The 25 Most Lethal Martial Arts Ever Created

Posted by on March 12, 2012

Since the beginning of time people have always been striving to find the most effective ways to inflict pain on one another. What began with sticks and stones developed into extremely intricate and deadly martial arts. So, in the interest of your own well being, it would seem wise to avoid altercations with any skilled practitioners of the 25 most lethal martial arts ever created.


25

Bokator

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An ancient Cambodian martial art having its origins on the battlefield, its name literally translates to “pounding a lion”. By using a diverse array of strikes and weapons it may not be surprising to know that Bokator has been responsible for numerous deaths.

24

Combato

Although technically it is no longer practiced, Combato was an extremely lethal fighting system used in World War II by the Canadian Armed Forces. First developed by Bill Underwood in 1910, after the war several law enforcement agencies requested him to teach their officers. Bill refused, however, on the grounds that Combato was too violent and thus developed Defendo as a more civilian friendly successor.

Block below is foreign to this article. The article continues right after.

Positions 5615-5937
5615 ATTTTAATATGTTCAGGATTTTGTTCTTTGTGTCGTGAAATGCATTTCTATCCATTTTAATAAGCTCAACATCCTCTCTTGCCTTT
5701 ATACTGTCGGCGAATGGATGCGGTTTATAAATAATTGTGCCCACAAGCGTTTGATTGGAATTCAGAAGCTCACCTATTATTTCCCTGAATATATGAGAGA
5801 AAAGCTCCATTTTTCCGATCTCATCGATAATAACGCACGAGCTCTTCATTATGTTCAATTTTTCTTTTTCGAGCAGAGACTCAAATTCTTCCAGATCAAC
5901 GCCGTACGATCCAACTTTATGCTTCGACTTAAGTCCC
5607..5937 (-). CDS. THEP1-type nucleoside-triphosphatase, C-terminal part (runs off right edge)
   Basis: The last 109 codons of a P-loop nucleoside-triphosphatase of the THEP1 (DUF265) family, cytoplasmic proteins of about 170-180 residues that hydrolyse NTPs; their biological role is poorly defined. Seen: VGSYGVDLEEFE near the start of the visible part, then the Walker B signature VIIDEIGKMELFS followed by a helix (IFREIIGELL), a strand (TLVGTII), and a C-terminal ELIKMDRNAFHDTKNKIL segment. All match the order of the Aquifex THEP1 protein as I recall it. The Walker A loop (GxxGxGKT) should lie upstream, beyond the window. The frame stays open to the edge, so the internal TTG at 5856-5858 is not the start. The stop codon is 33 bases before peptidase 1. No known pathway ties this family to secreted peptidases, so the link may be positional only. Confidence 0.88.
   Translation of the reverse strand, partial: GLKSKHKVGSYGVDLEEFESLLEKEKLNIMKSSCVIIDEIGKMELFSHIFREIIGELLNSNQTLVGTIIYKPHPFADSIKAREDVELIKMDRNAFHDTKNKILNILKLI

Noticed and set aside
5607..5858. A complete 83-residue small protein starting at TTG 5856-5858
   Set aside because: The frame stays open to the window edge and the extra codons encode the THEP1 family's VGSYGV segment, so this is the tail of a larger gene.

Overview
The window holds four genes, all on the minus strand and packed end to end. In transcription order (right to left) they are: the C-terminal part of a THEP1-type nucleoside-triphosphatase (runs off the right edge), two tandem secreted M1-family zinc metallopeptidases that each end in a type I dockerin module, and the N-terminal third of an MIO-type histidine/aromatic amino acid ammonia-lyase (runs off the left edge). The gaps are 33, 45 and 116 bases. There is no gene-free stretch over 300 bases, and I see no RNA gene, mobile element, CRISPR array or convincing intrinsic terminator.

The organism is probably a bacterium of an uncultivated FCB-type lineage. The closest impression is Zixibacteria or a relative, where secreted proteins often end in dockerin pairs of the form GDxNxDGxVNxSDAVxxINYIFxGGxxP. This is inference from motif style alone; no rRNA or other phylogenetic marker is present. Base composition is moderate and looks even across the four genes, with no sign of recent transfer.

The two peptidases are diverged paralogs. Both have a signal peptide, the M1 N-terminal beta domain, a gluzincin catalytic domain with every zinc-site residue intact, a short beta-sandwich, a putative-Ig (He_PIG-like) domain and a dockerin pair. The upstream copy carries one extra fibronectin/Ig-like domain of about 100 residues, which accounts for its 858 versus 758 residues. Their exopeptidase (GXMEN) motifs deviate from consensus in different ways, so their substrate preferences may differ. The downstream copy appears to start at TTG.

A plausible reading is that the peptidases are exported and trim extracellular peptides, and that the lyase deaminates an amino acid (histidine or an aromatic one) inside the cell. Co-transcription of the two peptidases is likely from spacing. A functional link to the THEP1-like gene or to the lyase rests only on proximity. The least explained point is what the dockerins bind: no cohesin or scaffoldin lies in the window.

23

Jeet Kun Do

Developed by Bruce Lee, this hybrid martial art was his response to the “flowery” techniques used in other systems. Bruce felt that although these stylistic forms certainly had aesthetic appeal, their practical usefulness was nearly zero.

22

Shippalgi

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Practiced by the Korean military for hundreds of years, this martial art is split into three categories – thrust, strike, and slice. Unlike many of its Korean counterparts, however, its focus is much more on practical fighting techniques than artsy philosophies.



21

Capoeira

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Although today it is more of a dance than anything else, this martial art was born in the slave ghettos of Brazil hundreds of years ago. Originally, it was meant to be a technique by which runaway slaves could defend themselves against attackers, but before long its practice came to be outlawed due to its “dangerous nature”. As a result practitioners disguised it as a dance by which it lives on today.